The easiest traps to use are lure traps, available for purchase at many retail stores that sell pest-controlsupplies. Lure traps can help reduce the number of localized foraging workers, but they do not eliminate large populations. Lure traps contain a chemical that attracts yellowjackets into the traps, but the common lure in traps, heptyl butyrate, attracts primarily the western yellowjacket and not other species. Meat such as chicken can be added as an attractant and is believed to improve catches of the German yellowjacket and V. vulgaris. Replace meat frequently, because yellowjackets are not attracted to rotting meat. Also, periodically check the trap to remove trapped yellowjackets and make sure workers are still attracted to the trap. Lures need to be replaced periodically; follow trap directions regarding replacement.

    Lure trap placement and location

    It is important to place lure traps in late winter to early spring. To reduce the number of yellowjackets foraging in specific areas such as patios, picnic tables, concession stands, and dumpsters, place lure traps with hepytl butyrate around the periphery. In large areas such as parks, place traps about 200 feet from the area to be protected and about every 150 feet along the circumference. In backyards, it is important to place traps along the edge of the property line as far away from the patio or other protected area as possible. To intercept foraging yellowjackets, it is important to place the traps between the area to be protected and the native landscapes serving as nesting sites.

    Water traps

    Water traps generally are homemade and consist of a 5-gallon bucket, string, and protein bait such as turkey, ham, fish, or liver. Fill the bucket with soapy water and suspend the protein bait 1 to 2 inches above the water. A wide mesh screen over the bucket will help prevent other animals from reaching and consuming the bait. After the yellowjacket removes the protein, the yellowjacket flies down and becomes trapped in the water and drowns. Like the lure trap, these traps also work best as queen traps in late winter to early spring. In summer and fall, they might assist in reducing localized foraging workers but usually not to acceptable levels. Place water traps away from patio or picnic areas, so wasps are not attracted to your food as well.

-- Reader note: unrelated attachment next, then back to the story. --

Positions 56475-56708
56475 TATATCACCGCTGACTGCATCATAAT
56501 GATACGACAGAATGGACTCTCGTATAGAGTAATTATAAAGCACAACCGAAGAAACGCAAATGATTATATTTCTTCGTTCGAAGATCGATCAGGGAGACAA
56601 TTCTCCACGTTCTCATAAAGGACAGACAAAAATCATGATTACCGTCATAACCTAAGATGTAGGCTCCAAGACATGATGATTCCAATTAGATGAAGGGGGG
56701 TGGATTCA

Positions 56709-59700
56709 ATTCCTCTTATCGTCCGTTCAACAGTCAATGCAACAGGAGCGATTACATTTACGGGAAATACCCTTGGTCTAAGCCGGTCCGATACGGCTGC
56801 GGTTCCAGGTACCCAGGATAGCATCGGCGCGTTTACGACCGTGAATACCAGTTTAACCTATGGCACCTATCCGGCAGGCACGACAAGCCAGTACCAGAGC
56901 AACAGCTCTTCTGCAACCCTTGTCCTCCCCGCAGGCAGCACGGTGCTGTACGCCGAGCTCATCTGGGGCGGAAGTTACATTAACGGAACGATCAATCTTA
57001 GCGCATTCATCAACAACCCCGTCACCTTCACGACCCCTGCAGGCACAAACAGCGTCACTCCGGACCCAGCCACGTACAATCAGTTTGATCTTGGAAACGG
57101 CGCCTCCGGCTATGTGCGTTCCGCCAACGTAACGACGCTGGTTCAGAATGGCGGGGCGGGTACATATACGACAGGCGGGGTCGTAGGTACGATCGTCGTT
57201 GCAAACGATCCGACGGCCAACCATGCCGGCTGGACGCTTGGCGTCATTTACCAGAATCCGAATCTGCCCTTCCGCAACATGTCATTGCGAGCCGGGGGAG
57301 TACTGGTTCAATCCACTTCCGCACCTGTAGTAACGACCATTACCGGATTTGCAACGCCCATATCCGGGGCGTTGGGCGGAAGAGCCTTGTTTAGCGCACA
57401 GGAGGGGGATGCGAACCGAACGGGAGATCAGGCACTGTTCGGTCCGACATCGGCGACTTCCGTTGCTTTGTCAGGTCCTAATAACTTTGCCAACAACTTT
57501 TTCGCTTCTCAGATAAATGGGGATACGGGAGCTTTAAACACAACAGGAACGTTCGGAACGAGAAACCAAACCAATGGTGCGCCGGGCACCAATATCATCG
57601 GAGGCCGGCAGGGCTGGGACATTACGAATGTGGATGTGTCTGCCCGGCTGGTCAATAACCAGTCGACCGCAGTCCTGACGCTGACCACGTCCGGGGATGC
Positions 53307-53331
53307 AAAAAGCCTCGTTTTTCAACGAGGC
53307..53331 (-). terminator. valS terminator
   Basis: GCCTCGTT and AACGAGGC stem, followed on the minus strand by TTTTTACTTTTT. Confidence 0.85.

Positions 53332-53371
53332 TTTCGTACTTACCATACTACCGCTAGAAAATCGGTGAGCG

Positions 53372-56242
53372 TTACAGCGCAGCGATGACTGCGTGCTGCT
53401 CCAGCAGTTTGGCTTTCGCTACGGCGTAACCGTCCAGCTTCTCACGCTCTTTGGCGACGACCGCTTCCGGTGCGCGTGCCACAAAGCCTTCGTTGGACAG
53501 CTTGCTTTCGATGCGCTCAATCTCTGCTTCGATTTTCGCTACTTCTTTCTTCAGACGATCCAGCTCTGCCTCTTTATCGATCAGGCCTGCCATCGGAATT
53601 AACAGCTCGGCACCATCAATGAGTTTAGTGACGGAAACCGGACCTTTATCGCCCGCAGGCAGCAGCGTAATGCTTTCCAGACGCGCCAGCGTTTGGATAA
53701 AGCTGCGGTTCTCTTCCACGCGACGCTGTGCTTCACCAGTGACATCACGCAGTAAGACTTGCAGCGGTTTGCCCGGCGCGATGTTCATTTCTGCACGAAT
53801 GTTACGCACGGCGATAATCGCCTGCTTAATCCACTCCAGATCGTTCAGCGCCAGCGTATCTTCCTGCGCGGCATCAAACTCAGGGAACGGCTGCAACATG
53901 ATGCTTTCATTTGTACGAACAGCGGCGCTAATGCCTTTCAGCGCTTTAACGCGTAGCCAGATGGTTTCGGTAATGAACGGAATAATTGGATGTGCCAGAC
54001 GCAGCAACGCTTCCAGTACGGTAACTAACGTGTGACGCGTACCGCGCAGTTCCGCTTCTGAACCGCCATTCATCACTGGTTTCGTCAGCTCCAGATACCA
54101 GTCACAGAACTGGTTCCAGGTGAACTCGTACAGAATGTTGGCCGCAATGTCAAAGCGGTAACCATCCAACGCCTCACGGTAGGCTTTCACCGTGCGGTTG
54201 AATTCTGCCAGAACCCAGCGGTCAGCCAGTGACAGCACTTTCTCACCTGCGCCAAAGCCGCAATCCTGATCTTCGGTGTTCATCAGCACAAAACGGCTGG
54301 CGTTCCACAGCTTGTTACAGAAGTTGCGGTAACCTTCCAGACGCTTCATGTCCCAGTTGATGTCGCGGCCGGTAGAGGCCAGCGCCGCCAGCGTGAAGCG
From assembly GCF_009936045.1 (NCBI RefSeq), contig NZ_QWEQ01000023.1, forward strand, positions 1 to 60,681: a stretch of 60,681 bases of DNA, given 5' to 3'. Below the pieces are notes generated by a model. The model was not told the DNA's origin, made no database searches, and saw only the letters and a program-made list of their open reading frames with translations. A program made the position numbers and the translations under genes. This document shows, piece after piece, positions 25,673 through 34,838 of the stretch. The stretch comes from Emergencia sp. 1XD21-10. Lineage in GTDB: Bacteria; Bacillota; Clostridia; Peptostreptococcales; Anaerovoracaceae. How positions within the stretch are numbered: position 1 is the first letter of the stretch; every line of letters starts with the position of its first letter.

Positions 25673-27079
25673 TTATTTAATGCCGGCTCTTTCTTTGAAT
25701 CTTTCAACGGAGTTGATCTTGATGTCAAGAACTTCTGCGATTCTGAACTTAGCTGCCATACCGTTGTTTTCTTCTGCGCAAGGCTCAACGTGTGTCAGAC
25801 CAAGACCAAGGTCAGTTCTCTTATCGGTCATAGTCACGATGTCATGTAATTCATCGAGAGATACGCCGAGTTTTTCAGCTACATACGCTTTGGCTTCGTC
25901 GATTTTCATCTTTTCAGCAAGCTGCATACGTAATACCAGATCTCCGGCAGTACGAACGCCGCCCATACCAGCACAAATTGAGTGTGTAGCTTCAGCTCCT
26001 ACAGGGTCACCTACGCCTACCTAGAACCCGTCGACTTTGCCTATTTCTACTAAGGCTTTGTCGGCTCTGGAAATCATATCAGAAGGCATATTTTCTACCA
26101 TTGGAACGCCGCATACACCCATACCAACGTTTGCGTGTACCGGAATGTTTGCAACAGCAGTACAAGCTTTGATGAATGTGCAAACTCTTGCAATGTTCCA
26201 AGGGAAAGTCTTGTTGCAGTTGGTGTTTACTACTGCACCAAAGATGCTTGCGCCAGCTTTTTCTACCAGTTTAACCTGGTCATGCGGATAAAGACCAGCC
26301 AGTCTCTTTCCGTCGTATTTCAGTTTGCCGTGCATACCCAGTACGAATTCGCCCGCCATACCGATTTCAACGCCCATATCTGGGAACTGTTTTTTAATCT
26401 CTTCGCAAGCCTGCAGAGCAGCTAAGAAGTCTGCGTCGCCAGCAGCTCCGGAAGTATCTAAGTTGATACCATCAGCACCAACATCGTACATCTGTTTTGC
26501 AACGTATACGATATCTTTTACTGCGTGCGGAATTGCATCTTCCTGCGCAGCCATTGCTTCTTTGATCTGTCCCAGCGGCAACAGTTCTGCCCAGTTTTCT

Discouraging or eliminating nests

    Early in the season, simply knocking down newly started paper wasp nests will cause the founding female to go elsewhere to start again or to join a neighboring nest as a worker. As there is little activity around newly started wasp nests, they are very difficult to find. Wasps are more likely to be noticed after nests and populations grow. Nest removal for controlling subterranean or cavity-dwelling yellowjackets is not practical, because the nests are underground or otherwise inaccessible.

    Nest Sprays

    Aerosol formulations of insecticides labeled for use on wasp and hornet nests are effective against yellowjackets and paper wasps, but the products must be used with extreme caution. Wasps will attack if they sense a poison being applied to their nests, and even the freeze-type products are not guaranteed to stop all wasps that come flying out. It is prudent to wear protective clothing that covers the entire body, including a veil over your face and gloves. In addition, you need to wear protective eyewear and other clothing to protect yourself from pesticide hazards.

    The best time to spray is at night when the wasps are the most likely to be in the nest, but even after dark and using formulations that shoot an insecticide stream up to 20 feet, stinging incidents are likely. Underground nests can be quite a distance from the visible entrance, and the spray might not get back far enough to hit the wasps. Partially intoxicated, agitated wasps are likely to be encountered at some distance from the nest entrance, even the day after an insecticidal treatment.

    Again, hiring a pest control professional or calling Marin Sonoma Mosquito & Vector Control will reduce risks to you and your family.

    Original article written Eric Mussen and M. K. Rust, Entomology Department, UC Davis and produced by University of California Statewide IPM Program

    Edited for the Leaflet by Lisa MacCubbin